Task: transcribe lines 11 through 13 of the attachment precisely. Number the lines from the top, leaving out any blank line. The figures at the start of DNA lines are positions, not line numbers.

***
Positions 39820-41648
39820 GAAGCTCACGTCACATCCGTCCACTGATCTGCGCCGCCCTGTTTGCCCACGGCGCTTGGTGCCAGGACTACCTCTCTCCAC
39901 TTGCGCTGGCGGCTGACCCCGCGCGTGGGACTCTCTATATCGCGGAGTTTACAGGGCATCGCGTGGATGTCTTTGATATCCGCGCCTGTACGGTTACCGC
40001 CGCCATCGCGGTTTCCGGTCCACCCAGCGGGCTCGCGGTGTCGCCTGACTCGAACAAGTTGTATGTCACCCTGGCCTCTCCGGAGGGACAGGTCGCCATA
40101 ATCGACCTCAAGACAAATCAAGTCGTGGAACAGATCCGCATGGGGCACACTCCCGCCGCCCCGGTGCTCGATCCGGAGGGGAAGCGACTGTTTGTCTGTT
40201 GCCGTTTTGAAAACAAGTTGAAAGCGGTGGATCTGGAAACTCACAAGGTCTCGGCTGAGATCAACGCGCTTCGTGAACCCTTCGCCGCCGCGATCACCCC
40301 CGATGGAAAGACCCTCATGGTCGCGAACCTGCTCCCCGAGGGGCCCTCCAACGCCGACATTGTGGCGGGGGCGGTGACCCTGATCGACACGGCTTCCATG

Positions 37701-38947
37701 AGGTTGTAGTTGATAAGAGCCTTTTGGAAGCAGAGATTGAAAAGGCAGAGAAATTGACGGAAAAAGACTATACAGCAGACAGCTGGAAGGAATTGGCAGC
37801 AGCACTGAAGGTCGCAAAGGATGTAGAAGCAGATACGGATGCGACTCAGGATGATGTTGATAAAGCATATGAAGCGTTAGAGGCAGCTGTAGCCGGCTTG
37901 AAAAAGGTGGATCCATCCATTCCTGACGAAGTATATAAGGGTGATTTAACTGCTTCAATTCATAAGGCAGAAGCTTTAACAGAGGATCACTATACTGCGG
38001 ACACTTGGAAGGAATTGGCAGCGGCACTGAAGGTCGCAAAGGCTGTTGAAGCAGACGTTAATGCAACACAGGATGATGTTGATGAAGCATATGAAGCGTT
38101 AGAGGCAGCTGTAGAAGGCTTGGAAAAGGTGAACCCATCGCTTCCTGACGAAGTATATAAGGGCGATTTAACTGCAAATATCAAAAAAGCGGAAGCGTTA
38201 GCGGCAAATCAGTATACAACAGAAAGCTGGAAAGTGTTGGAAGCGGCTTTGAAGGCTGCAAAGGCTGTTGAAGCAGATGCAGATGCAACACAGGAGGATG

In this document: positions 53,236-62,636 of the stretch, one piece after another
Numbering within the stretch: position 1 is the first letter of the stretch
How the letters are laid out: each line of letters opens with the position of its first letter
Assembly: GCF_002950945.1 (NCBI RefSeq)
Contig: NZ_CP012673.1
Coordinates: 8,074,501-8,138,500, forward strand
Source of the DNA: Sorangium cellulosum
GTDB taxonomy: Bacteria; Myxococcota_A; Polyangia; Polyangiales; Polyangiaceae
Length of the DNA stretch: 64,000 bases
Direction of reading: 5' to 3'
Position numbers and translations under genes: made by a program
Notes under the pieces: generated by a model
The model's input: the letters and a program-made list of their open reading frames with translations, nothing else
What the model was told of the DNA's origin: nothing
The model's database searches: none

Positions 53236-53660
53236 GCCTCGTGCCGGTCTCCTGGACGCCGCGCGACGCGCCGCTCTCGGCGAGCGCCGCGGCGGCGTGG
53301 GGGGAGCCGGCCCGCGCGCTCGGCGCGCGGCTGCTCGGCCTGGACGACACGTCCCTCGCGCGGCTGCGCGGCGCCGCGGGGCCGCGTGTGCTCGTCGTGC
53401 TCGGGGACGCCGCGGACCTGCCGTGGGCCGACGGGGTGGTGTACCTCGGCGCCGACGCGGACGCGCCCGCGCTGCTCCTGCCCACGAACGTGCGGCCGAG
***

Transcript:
37901 AAAAAGGTGGATCCATCCATTCCTGACGAAGTATATAAGGGTGATTTAACTGCTTCAATTCATAAGGCAGAAGCTTTAACAGAGGATCACTATACTGCGG
38001 ACACTTGGAAGGAATTGGCAGCGGCACTGAAGGTCGCAAAGGCTGTTGAAGCAGACGTTAATGCAACACAGGATGATGTTGATGAAGCATATGAAGCGTT
38101 AGAGGCAGCTGTAGAAGGCTTGGAAAAGGTGAACCCATCGCTTCCTGACGAAGTATATAAGGGCGATTTAACTGCAAATATCAAAAAAGCGGAAGCGTTA